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As the first round of elections on April 23 approaches, French government bonds have been weakening steadily along with improving poll results for Presidential candidate Marine Le Pen, head of the far-Right National Front (FN) and daughter of the founder of this party. The main reason is quite simply that she has vowed, if elected, not only to stop “uncontrolled immigration,” tax foreign workers, and impose trade barriers. She would also take France, one of the European Union’s founding nations, out of the Eurozone and re-introduce the French franc as national currency. Senior party members have said that they would then seek to redenominate about 80% of the country’s EUR 2.1-trillion public debt in the new legal tender – that part which was issued under French law. Foreign investors own almost two-thirds of the government bond market, and in the view of the leading international credit rating agencies, the redenomination of IOUs would effectively trigger a default. Bondholders would then struggle to pursue France in the courts in the same way they pursued Argentina after its 2001 default.

Before hitting the panic button, though, bondholders should contemplate some of the more reassuring parts of the picture. Yes, it is true that Ms. Le Pen has been doing remarkably well in the polls. It warrants pointing out that this is an election campaign unlike any other France has seen. For one thing, it is harshly anti-establishment, almost as if it were proceeding under the banner of the 1950s populists’ “sortez les sortants,” loosely translated as “throw the bums out” or a French version of “let’s drain the swamp.” Among the representatives of the establishment, former conservative leaders Nicolas Sarkozy and Alain Juppe were beaten down in the Republican primaries, the Prime Minister Manuel Valls was defeated in the Socialist primaries by the decidedly more radical Benoit Hamon, and Francois Hollande became the first sitting French President too unpopular to run for re-election. For another, as in so many other countries, election campaigns in France are now being fought to a large degree on-line, and Ms. Le Pen is doing well on this battlefield. She is said to have 1.3 million Twitter followers and almost as many Facebook “likes,” more than double the number of her closest competitors in the presidential race.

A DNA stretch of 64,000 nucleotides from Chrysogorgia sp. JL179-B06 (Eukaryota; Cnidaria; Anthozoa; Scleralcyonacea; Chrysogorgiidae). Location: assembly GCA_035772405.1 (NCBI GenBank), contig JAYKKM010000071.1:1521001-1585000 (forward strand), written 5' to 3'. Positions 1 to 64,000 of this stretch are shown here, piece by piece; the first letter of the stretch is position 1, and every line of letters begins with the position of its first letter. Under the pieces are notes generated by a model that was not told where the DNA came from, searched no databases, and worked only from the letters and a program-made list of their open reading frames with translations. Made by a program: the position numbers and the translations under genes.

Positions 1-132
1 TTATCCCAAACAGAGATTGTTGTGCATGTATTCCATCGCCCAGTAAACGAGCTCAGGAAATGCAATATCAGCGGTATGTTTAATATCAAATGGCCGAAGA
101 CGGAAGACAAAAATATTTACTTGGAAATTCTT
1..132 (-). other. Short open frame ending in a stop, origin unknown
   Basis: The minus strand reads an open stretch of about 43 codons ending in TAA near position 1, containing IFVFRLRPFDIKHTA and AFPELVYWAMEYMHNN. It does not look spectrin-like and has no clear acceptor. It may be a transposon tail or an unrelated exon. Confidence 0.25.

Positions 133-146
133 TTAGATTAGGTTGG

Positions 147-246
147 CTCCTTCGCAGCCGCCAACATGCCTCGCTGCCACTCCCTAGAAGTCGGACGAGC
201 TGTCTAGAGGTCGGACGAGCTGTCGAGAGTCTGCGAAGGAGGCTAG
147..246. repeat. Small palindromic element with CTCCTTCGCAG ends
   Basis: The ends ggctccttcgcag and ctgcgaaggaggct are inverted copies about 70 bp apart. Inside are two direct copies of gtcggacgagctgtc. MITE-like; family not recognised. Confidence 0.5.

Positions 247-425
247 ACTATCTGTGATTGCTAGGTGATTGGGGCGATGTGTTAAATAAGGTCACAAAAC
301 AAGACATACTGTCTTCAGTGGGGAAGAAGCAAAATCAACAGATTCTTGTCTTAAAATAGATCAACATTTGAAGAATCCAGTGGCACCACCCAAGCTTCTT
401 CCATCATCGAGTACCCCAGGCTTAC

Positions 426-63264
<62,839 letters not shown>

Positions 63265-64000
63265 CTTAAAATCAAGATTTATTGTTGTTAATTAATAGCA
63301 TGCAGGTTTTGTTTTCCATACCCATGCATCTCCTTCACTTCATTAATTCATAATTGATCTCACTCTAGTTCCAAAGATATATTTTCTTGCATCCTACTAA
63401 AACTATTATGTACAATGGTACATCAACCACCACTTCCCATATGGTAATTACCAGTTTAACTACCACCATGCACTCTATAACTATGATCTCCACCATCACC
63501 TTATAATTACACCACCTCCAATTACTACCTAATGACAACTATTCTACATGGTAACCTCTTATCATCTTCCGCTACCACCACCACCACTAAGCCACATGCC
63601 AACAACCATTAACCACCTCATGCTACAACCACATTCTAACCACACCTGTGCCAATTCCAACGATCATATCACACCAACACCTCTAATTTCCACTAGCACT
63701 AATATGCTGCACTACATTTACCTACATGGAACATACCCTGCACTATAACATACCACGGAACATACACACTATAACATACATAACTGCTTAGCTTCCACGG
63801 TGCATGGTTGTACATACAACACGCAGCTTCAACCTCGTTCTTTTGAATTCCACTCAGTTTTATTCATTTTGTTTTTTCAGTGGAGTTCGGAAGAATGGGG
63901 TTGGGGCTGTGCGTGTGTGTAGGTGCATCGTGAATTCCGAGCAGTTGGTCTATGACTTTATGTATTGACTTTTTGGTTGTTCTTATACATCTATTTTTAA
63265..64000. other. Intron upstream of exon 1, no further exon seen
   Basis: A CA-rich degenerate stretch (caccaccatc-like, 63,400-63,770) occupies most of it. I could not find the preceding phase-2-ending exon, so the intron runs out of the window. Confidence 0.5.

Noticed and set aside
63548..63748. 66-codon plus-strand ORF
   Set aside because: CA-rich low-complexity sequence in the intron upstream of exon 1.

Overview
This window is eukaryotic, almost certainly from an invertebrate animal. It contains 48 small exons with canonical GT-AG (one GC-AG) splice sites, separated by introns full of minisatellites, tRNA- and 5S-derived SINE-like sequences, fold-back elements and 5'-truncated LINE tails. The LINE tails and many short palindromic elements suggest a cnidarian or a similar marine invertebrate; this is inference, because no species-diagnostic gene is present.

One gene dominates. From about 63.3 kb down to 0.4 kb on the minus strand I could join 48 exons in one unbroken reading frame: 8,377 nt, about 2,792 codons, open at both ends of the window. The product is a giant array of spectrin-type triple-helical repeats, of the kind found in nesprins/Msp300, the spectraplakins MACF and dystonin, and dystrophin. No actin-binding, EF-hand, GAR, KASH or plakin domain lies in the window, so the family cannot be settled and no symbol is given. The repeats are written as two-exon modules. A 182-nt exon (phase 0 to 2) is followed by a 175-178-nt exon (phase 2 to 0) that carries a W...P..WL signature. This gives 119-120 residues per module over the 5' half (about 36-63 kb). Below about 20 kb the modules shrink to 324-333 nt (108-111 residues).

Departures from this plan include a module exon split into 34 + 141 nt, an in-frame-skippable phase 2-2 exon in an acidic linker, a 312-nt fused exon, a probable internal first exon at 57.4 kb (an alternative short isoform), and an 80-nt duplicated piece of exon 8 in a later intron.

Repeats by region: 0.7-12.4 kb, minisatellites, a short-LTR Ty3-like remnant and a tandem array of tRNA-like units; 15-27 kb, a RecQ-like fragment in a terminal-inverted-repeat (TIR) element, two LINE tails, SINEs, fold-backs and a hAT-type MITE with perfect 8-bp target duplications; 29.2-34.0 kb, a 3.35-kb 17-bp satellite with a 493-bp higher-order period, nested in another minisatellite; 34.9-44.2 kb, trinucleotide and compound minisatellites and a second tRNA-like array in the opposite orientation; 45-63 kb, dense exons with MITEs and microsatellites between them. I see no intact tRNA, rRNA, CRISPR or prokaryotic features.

If elections were held today, surveys suggest she would garner 27%-28% of the vote while Benoit Hamon, who wants to cut the standard 35-hour workweek even further, would get just 15%. Better placed would be the Republican candidate Francois Fillon, who has just won a temporary reprieve in the embezzlement inquiry that has been bedeviling his bid for the Presidency. So would be Emmanuel Macron, a former Socialist Economy Minister and Rothschild Banker, who is running as an independent and as the candidate of En Marche!, a party that is only ten months old. Neither Fillon nor Macron seems likely to beat Ms. Le Pen. She is virtually certain to make the run-off on May 7, leaving only one place for the mainstream parties. However:

That candidate should then be able to attract support from those who do not make the running and should have better than even odds to defeat Ms. Le Pen in the second round. To be sure, it would take more predictive courage than I can muster to conclude from this that she has no chance at all of winning entry into the Elysee, but even in such an event France’s departure from the Eurozone would not be a foregone conclusion. A referendum on the matter would have to be held, and to organize one Ms. Le Pen would need the support of the Prime Minister. Whereas an overall election victory by her cannot be totally ruled out, one by her National Front can be. In other words, the next PM will represent a different party and will likely oppose the notion of putting “Frexit” to a vote. Furthermore, even if a plebiscite were held, it would not necessarily lead to France’s departure from the Eurozone. Public opinion surveys consistently suggest that a sizable majority of French voters want the country to remain a member of the common-currency arrangement and have little taste for getting the franc back.

All else being equal, the economy would likely have to cope with only a slight moderation of the quickening of its pace that was apparent in last year’s final quarter. Leading indicators have been making solid gains and the Markit Flash Composite Purchasing Managers’ Index (PMI) ticked up to 56.2 in February from 54.1 in January, well above the 50-mark that signals the threshold between expansion and contraction. But all else will, of course, not be equal, with so much depending on the outcome of the elections. Rising angst ahead of the balloting appears already to be making a dent in consumer and business sentiment. And while inflation is not a problem, despite the jump of its “harmonized” measurement to 1.6% in January from 0.8% in December, the next President will have to embrace austerity measures almost from the start, to avoid breaching EU budget rules that limit fiscal red ink to 3.0% of GDP.

Global Perspectives by Dr. Hans Belcsak